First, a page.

And, as we record this today – just yesterday – there was meant to be a match between Manchester United and Liverpool: two of these teams – and the match had to be cancelled, because the supporters invaded the stadium and demonstrated outside the hotel where the players were, just to show how unhappy they were, with this proposal. 

So that’s – that’s the topical stuff – that’s what’s in the news at the moment, but I think now, we’re going to go right back to the beginning of the game in this country and we’ll … at the end we’ll come back and link back to what’s going on still, today. John – you’re going to tell us a little bit about the history of some of these clubs. 


Yes – as Mark points out, there – the “Super-League” has been very controversial – so we are topical, again with our podcast, this week. Eleven of Europe’s most successful clubs and Tottenham Hotspur, decided to form this break-away Super-League and as you can imagine, it’s caused great consternation, especially in England. 

For numbers of reasons …There’s a number of reasons, really: I think for a long time, as Mark points out, football has become increasingly commercialised. There are these billionaire foreign owners, and the idea that they could take these historic English clubs, effectively out of the established UEFA competition, potentially, even out of the English league, caused a lot of anger. One of the things that we’re going to look at, in terms of  – as Mark says, we’re going right back into the history of Association Football in this country and to some degree, how it’s influenced football in the rest of the world, but one of the things that’s cropped up a lot in the conversations has been supporters, football supporters and pundits, referring and talking back about the history and about where these clubs are rooted, so they’re talking about the history of the clubs and the communities that the clubs exist in and this … I think this goes to the crux of it really – as Mark says, a lot of the owners are from America or they’re from Russia or from the Gulf States and, I think there’s a sense from the supporters, that they don’t really have an understanding about how important it is, for the supporters and how rooted they are, in the communities. Football is a very important part of a lot of people’s identities, right across the world, but especially in the UK. It’s tied up with ideas of civic pride, regional identities, even class, and to some degree religious and political identities in the UK.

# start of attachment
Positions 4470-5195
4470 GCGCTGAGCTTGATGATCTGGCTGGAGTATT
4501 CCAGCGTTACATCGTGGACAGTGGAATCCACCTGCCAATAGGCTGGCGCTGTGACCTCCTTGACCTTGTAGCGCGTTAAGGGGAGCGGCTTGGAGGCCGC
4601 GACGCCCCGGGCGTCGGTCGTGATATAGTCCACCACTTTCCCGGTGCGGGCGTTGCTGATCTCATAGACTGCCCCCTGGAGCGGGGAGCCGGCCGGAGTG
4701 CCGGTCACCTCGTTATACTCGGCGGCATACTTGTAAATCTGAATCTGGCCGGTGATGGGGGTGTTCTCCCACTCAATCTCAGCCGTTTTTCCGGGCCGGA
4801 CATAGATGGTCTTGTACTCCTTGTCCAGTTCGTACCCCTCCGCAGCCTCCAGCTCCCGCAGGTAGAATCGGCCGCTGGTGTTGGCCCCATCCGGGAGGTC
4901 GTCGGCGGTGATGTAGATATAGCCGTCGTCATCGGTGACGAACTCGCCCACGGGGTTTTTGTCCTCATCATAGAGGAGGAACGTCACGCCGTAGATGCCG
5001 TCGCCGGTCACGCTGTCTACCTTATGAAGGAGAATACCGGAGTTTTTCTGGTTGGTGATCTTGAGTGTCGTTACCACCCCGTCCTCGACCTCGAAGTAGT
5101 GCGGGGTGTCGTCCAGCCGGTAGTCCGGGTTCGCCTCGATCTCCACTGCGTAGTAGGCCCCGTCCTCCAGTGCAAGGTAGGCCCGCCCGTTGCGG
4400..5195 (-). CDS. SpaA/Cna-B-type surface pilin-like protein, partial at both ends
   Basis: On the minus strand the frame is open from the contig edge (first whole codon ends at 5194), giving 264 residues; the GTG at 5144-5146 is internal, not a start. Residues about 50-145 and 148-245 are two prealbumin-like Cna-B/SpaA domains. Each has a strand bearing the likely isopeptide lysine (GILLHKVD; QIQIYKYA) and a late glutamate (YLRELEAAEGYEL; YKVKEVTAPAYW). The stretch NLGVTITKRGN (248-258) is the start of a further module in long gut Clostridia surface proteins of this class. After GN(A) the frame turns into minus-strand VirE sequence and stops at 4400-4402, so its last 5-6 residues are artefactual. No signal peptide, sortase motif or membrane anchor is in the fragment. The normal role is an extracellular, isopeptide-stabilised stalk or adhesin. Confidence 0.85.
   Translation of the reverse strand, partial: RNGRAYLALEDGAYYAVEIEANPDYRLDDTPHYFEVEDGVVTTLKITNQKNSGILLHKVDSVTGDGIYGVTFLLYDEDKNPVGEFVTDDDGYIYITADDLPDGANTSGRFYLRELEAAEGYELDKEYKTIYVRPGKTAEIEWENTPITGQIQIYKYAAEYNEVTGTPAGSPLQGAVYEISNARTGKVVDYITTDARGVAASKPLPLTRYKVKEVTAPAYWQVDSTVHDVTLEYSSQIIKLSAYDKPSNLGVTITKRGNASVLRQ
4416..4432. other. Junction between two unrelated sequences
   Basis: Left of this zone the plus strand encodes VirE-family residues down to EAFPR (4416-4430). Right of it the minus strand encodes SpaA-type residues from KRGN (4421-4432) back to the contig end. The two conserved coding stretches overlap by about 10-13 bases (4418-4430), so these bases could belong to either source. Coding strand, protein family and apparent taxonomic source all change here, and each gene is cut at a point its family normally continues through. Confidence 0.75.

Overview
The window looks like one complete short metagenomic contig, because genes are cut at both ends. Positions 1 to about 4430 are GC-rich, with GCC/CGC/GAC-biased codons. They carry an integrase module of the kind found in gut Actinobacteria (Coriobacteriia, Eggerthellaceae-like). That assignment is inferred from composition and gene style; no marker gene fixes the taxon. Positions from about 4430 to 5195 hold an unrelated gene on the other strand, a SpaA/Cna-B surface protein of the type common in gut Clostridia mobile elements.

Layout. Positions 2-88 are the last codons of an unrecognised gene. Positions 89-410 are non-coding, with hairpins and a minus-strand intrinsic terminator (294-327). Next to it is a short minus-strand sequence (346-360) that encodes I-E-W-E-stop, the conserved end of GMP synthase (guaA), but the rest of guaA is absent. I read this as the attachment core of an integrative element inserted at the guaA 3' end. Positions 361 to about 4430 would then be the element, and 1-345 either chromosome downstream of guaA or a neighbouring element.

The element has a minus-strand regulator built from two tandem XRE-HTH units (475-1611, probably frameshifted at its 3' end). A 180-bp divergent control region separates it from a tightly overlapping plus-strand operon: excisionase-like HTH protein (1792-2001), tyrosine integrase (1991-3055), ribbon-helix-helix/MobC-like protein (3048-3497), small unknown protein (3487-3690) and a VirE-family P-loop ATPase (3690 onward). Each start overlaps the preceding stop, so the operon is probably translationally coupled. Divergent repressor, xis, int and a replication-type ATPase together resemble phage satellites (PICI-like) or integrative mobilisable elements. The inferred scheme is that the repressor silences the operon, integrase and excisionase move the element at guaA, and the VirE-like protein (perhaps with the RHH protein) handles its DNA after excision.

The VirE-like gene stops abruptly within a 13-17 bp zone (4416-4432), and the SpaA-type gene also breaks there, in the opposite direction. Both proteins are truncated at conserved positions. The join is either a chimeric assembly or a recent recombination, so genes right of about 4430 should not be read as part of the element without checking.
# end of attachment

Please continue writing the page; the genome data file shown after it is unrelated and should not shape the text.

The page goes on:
As I said, much has been been made, of the gulf between the current owners and some of the founding principles of some of the clubs involved. especially the fact that they had their origins in working class communities. Something really, that’s a million miles away from some of the current owners. So when we look at clubs like Everton, Aston Villa: they were founded by Methodist Churches. Or we look … a club that wasn’t involved – but Glasgow Celtic – they were formed by a Catholic priest in the East End [of Glasgow], to support the immigrant communities in Glasgow and things like that. So there’s a great deal of history that supports these clubs and people feel very, very passionate about. 

One of the most interesting histories that we’ve come across has been the history of Manchester City who are now owned by – as Mark points out – the Sheikh from the United Arab Emirates. Now they are, to my knowledge, I think the only major football team who were founded by a woman, which is very interesting, obviously, in a very male – traditionally, a very male-dominated – area of culture. So Sheena, can you tell us a bit about Anna Connell and the history of Manchester City?


Anna Connell came from Harrogate and moved to Manchester, where her father became the vicar of St Mark’s Church and this was in West Gorton, which was a very, very poor area of Manchester, at the time. And her and her sister helped their father and to start with, because of the poverty, they set up a soup kitchen and they were amazed by, you know, the fact that in their first week they actually gave away one-and-a-half-thousand gallons of soup, a thousand loaves of bread and ten tons of coal, which I think shows the extreme poverty in the area.